Why China? Why now?

Is now the time to be investing in China?

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China has been shrouded in mystery and subterfuge for decades. Most savvy investors know that good investment opportunities exist on the mainland, but many barriers to entry have kept all but the boldest out. Now as fears of a protracted and persistent trade war, a slowing global economy and political protests in Hong Kong grow, we raise the question again – is now the time to be an investor in China?

China is the second-largest global economy. It is the world’s largest emerging market and has the second-largest bond and stock market globally. Despite the size of the market, it is under-owned by foreign investors.

As China moves from an export-driven economy to one of domestic consumption, the sheer size of its populations makes it an attractive investment, especially in industries such as technology, healthcare and luxury goods. As the trade war between China and the US ebbs and flows, Chinese companies, especially those which focus on the mainland, are less likely to be affected and more inclined to grow.

China is the second-largest recipient of foreign direct investment capital (FDI) in the world. FDI follows investor confidence in a region and is used for manufacturing and service capabilities. In 2019, China received $137bn in FDI.

Investor regulations have been revised over the last decade or more, making it easier and more appealing for foreigners to invest. This has seen the inclusion of China A-shares in MSCI emerging market indices, giving them greater visibility. As the Chinese middle class continues to grow, citizen-friendly fiscal and consumer reforms should be forthcoming, which could support mainland demand and ultimately a wide variety of listed corporates.

China has demonstrated its ability to drive economic growth. Into the future, this will be further supported by increased infrastructure; policy reform; global competitiveness; a large and increasingly educated workforce; and export-friendly policies. Overlay this with ever-increasing consumer demand and it may be an investment opportunity you don’t want to ignore.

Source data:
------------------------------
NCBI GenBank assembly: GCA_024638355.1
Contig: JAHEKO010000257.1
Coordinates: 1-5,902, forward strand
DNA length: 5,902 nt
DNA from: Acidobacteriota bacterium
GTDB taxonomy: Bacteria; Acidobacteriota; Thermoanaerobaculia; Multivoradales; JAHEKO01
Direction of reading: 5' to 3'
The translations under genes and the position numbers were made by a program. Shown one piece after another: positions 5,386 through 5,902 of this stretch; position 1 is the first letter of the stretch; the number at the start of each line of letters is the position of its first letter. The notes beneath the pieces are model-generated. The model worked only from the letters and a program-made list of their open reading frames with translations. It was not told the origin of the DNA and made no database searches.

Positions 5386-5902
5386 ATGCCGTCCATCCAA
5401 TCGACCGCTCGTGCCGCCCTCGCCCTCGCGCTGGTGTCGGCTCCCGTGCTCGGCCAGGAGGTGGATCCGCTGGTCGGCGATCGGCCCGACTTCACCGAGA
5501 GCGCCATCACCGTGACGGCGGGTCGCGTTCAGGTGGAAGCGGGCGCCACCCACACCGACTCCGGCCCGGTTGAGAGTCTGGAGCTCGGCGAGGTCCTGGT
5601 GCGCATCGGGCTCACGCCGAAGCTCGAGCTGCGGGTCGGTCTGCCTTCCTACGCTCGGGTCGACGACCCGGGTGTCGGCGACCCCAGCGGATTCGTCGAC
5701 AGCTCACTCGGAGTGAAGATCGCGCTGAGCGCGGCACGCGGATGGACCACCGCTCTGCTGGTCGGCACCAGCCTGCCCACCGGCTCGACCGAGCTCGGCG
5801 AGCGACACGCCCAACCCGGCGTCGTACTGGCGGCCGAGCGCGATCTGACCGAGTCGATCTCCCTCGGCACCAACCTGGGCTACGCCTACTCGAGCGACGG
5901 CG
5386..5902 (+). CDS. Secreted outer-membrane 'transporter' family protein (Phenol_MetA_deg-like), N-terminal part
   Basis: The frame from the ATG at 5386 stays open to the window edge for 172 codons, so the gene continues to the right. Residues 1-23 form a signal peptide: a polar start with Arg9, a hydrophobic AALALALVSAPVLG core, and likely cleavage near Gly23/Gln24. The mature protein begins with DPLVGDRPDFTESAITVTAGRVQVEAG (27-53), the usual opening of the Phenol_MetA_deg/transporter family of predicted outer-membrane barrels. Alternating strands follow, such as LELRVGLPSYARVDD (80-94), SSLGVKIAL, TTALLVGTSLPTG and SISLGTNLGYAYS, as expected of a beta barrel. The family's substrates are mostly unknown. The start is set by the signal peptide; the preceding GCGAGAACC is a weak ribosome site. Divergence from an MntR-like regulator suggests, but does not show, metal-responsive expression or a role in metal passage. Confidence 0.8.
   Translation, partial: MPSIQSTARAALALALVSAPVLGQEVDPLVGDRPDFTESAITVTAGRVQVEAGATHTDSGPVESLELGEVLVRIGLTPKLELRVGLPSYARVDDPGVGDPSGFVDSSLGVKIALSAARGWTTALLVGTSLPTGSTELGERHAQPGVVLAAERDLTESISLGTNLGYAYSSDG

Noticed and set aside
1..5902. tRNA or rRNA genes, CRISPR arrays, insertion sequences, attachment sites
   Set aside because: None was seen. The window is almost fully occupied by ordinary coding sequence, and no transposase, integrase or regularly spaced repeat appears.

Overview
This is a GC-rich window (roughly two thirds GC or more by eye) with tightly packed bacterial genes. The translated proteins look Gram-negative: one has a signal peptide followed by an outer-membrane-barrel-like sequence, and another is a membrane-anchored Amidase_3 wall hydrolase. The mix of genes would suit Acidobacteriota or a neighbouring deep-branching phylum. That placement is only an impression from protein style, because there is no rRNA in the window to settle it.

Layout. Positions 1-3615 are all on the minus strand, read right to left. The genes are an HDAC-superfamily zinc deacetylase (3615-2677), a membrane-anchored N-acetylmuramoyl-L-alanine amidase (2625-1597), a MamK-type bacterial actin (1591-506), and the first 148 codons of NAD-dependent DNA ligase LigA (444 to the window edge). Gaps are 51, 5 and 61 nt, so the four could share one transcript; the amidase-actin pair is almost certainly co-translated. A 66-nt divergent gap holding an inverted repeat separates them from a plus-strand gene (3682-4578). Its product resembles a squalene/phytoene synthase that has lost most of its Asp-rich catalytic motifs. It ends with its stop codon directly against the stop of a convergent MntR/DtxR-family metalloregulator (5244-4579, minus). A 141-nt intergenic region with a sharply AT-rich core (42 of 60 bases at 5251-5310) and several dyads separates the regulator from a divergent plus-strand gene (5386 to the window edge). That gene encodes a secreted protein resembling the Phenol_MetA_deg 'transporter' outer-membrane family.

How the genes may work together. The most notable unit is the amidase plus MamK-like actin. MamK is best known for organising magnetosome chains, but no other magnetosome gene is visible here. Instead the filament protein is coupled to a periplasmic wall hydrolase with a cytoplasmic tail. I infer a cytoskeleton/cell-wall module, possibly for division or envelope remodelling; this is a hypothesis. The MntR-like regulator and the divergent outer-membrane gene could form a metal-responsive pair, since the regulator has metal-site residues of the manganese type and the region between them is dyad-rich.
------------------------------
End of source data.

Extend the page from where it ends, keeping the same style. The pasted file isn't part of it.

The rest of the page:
What are the risks?

Investing in China is, however, not without risks. China is a communist country. It has been criticised for selective disclosure on various issues as well as regulatory differences with the west. It has been accused of turning a blind eye to insider trading and Chinese companies adhere to their own accounting policies, which differ from GAAP.

Helena Conradie, CEO, Satrix

Smart investors always weigh up risks before investing. Many of China’s blue-chip companies are listed on foreign stock exchanges too, which would hold them to their regulatory standards. One way of accessing the Chinese market with relative peace of mind is through a well-diversified ETF.

Accessing China from South Africa

The Satrix MSCI China ETF listed on the JSE is one way of getting this exposure. It tracks the MSCI China Index which includes large and mid-cap shares across China A-shares, H-shares, B-shares, Red chips, P chips and foreign listings (for example, ADRs). With just over 700 constituents, the index covers about 85% of this China equity universe.

The MSCI China Index is dominated by companies in the consumer discretionary, communication services and financial sectors. Familiar names like Alibaba Group and Tencent Holdings are the two largest constituents of the MSCI China index.